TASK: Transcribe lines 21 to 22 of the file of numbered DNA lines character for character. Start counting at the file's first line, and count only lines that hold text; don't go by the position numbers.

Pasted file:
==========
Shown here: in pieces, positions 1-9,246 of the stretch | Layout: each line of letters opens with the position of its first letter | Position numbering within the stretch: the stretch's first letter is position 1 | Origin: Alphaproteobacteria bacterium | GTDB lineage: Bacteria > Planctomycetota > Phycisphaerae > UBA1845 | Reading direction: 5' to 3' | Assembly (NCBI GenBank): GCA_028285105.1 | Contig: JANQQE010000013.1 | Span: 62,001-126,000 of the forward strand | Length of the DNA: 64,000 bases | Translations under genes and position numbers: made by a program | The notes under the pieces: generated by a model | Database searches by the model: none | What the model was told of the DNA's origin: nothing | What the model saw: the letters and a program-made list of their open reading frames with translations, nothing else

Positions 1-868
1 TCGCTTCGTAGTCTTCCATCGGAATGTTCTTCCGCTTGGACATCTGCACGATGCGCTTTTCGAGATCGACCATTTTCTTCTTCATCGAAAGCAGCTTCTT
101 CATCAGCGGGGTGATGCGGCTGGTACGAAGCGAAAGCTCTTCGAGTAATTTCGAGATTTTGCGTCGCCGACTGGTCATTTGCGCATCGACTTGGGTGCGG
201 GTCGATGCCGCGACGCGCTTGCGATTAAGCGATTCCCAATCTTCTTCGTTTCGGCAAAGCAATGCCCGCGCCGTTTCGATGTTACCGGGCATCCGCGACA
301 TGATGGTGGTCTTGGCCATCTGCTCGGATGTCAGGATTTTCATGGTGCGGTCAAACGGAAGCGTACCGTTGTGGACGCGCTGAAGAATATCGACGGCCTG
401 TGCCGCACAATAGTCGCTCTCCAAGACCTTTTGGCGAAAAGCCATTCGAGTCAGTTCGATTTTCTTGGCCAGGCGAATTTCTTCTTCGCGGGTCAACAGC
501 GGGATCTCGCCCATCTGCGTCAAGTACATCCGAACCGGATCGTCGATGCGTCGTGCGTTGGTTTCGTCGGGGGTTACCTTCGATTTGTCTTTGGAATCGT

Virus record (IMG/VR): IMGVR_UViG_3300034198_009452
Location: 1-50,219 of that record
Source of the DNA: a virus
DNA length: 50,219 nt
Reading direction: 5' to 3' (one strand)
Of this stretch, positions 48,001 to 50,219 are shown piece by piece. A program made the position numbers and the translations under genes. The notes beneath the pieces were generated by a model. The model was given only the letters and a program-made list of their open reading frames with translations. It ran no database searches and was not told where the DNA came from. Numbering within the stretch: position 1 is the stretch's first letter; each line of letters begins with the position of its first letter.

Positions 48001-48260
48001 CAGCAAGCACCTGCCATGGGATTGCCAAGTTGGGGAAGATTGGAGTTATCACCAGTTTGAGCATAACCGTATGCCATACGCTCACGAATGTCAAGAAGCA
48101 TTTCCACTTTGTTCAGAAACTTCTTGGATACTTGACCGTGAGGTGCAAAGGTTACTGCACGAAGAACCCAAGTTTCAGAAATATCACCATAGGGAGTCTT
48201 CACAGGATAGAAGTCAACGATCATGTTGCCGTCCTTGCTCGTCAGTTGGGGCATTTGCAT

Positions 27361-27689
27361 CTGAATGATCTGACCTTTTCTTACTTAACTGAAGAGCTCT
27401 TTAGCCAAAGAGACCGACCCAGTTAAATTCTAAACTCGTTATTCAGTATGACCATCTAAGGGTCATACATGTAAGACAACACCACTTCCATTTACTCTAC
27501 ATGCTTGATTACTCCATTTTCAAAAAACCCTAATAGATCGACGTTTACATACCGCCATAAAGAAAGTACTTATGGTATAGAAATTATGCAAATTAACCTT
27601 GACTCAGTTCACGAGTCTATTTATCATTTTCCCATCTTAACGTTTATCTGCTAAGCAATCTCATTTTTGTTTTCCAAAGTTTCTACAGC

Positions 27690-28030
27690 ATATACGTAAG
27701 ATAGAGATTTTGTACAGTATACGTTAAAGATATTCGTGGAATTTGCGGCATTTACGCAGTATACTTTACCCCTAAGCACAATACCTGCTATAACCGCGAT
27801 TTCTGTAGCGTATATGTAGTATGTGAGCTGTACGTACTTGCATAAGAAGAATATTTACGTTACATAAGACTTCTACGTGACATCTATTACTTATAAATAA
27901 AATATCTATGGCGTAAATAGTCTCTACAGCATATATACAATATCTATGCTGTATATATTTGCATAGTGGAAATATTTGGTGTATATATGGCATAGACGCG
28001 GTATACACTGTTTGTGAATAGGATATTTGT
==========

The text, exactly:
27401 TTAGCCAAAGAGACCGACCCAGTTAAATTCTAAACTCGTTATTCAGTATGACCATCTAAGGGTCATACATGTAAGACAACACCACTTCCATTTACTCTAC
27501 ATGCTTGATTACTCCATTTTCAAAAAACCCTAATAGATCGACGTTTACATACCGCCATAAAGAAAGTACTTATGGTATAGAAATTATGCAAATTAACCTT